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UK downgrade pressures reluctant Osborne to change course


osborneChancellor George Osborne said he would not flinch from his austerity drive, despite increasing pressure to change course after the loss of the country’s ‘AAA’ credit rating and with elections approaching in two years, Reuters reports.

Moody’s dealt Britain its first sovereign rating downgrade on Friday, saying the economy faced years more sluggish growth and debt would continue to rise until 2016.

Economically the one-notch cut will have limited importance – most of Europe, Japan and the United States have already suffered the same fate, and Britain continues to borrow at historically low rates.

But politically it is toxic for Osborne, who has repeatedly vowed to protect Britain’s top credit rating since the 2010 election campaign. This downgrade exposes the Chancellor to opponents who say his failure to deliver economic growth is driving Prime Minister David Cameron towards electoral defeat.

Osborne defends that Moody’s move shows he was right to focus on restoring Britain to fiscal health which, according to him, was the only way to get growth going again. He added if Britain’s debt problem isn’t properly dealt with interest rates will soar, homes will be repossessed and businesses will go bust.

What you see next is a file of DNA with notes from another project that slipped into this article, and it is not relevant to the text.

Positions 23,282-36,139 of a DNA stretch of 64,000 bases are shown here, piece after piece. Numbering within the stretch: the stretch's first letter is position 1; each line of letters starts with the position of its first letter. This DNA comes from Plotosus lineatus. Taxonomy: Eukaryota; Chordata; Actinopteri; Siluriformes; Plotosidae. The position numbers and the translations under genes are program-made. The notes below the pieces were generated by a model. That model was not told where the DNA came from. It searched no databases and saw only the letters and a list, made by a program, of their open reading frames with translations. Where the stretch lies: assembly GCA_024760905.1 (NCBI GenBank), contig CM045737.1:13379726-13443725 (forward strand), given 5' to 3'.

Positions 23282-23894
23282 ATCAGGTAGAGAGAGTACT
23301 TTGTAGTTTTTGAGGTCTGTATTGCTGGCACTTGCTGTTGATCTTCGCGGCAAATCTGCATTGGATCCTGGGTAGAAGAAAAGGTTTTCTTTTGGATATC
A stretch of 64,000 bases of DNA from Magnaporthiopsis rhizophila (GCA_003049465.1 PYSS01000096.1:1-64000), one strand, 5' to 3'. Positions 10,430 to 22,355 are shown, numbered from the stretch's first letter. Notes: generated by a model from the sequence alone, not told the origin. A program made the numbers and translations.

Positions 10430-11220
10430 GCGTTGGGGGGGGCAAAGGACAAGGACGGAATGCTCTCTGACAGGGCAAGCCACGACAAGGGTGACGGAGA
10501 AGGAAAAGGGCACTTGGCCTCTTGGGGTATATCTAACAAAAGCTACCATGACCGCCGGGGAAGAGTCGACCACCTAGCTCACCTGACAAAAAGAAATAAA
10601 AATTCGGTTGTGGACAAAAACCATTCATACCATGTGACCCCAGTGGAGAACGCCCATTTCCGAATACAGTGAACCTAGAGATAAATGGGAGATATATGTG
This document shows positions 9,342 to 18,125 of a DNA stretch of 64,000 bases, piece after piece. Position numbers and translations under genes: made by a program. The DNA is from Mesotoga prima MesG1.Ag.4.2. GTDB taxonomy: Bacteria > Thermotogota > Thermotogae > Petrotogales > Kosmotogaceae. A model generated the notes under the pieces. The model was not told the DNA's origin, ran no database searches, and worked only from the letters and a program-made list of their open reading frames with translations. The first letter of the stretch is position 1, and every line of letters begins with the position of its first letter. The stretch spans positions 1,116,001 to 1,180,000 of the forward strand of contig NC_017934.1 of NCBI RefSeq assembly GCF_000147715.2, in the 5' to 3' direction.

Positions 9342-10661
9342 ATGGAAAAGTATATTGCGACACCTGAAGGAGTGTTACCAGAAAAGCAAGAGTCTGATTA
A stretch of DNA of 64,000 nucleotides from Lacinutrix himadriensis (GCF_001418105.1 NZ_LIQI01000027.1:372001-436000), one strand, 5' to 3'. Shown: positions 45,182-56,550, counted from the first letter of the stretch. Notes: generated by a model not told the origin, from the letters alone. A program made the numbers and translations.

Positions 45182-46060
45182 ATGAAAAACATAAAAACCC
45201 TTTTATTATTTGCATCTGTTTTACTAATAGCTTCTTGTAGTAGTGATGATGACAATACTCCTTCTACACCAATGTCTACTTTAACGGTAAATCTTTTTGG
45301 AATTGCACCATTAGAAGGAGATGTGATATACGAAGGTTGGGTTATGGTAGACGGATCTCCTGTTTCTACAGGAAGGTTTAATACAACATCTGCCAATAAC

For investors, the downgrade underscores Britain’s predicament: a debt-ridden, stagnating economy that has kept bond yields low in large part thanks to the Bank of England becoming the world’s biggest investor in UK government debt by buying it with newly printed money.

A Treasury official noted Moody’s had given the UK’s credit rating a stable outlook, meaning little chance of a further downgrade in the next 12-18 months. When the United States and France were downgraded, their outlooks remained negative.

Sterling fell by almost a cent to around $1.5160 after the downgrade, just off Thursday’s fresh 2-1/2-year low and has continued its decline against the euro to €1.14.  

Osborne originally gambled that by slashing spending, growth rates of between 2 and 3 percent would kick in from 2013.

But with Britain’s banks still recovering from the financial crisis and many of its main trading partners in Europe stuck in recession, his debt targets will be missed. His room for more spending is limited as he tries to avoid pushing up yields on Britain’s 1.29 trillion pounds of debt.

With government spending so restricted, many investors’ hopes lie with the Bank of England. Its governor, Mervyn King, this month voted to restart buying of government bonds. If Osborne slows his debt reduction plans, he could upset bond investors and throw his deficit targets further off course.

Business lobby the Confederation of British Industry has called for more investment on infrastructure and housing to be funded by more cuts in day-to-day spending. It also expects the government to guarantee more private-sector projects.

Osborne has a chance in his annual budget next month to deliver such tweaks to policy.

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